Australian Institute of Physics

South Australian Branch

Notice of a
presented by the
Australian Institute of Physics
(SA branch)
Ph: (08) 8201 2093 or (08) 8277 7036 (a.h.) Fax: (08) 8201 2905
Post: AIP-SA secretary, c/o SoCPES, Flinders University, GPO Box 2100, Adelaide SA 5001

at 7:30 pm on Monday 28th May 2007

in the Kerr Grant lecture theatre in the Physics building

at the University of Adelaide

Note. Security restrictions require that entry to the building is supervised.
It is therefore essential that attendees arrive before 7:30pm.
Entry will not be possible after this time.

"An answer to the dwindling number of science graduates? Get more young people involved in science!"

by Dr Terry Burns

Team Leader

Science and Engineering Challenge/SMART program
School of Mathematical and Physical Sciences
University of Newcastle

Abstract: At a time when many Universities seem to be scrambling to attract science and engineering students, the University of Newcastle is cooperating with other tertiary institutions, professional organizations and the community to enlarge the pool of potential students.
For over two decades the University of Newcastle, NSW has been involved with ‘promoting’ science, technology and engineering in the local community. This work has distilled into two successful programs: SMART, and The Science and Engineering Challenge.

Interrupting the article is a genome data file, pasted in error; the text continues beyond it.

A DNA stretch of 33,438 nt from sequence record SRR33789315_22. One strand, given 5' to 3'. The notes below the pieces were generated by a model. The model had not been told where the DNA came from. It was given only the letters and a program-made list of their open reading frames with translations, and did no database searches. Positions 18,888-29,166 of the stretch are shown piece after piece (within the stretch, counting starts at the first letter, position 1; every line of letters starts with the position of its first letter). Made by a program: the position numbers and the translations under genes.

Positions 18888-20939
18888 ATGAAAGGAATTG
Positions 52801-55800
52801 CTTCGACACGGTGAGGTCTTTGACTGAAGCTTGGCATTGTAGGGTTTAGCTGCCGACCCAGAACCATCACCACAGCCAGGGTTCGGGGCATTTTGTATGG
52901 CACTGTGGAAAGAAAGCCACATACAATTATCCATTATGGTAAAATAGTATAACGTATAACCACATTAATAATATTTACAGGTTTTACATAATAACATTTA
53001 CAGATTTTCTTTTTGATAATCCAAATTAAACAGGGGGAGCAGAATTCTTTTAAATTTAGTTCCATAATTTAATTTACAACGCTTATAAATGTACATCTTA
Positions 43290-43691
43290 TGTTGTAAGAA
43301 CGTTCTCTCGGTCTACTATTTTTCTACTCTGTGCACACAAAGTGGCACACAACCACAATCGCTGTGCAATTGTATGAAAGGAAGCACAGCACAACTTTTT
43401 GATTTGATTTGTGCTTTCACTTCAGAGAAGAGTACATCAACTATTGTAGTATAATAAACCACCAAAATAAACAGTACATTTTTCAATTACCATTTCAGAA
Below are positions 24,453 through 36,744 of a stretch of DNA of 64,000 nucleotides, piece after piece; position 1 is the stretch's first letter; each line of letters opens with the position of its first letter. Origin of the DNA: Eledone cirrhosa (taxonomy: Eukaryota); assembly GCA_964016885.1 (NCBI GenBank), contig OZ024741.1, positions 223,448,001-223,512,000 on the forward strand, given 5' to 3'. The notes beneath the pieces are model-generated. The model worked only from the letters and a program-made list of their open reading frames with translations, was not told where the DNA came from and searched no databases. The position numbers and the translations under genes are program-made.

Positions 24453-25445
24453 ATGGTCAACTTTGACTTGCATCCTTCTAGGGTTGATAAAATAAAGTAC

Dr Terry Burns, a professional Science Communicator from the University of Newcastle, will introduce these two award-winning programs, as well as the larger field of Science Communication.

Biography: If pressed for a job title Terry Burns would have to describe himself as a professional science communicator. So what does this science communicator do?
Terry is the founding director of the University of Newcastle’s SMART program. SMART utilizes a team of university students to conduct science shows, activities and teacher training sessions in schools and other public venues around NSW. He currently travels Australia as Team Leader of the award-winning ‘Science and Engineering Challenge’, an itinerant workshop-style Science and Engineering competition for high school students.
In 2001 he was part of the University of Newcastle team that was a finalist in the Australian Eureka Awards for the Promotion of Science. In 2002 Terry received the UK Institute of Physics, Public Awareness of Physics Award “… for his outstanding contribution to physics communication through the SMART program and particularly for his work in training undergraduates in science communication and developing science shows.” The Science and Engineering Challenge (of which Terry is a part) was thrust into the public spotlight when, in 2003, it was awarded Engineers Australia’s prestigious ‘Sir William Hudson Award’ for best engineering project in Australia.
Like many science communicators, Terry brings a range of skills to his work. He has trade and professional qualifications in engineering and in 2004 become the University of Newcastle’s first Doctor of Philosophy in Science Communication after a very practical research project focused on science shows.

Pictures from the lecture

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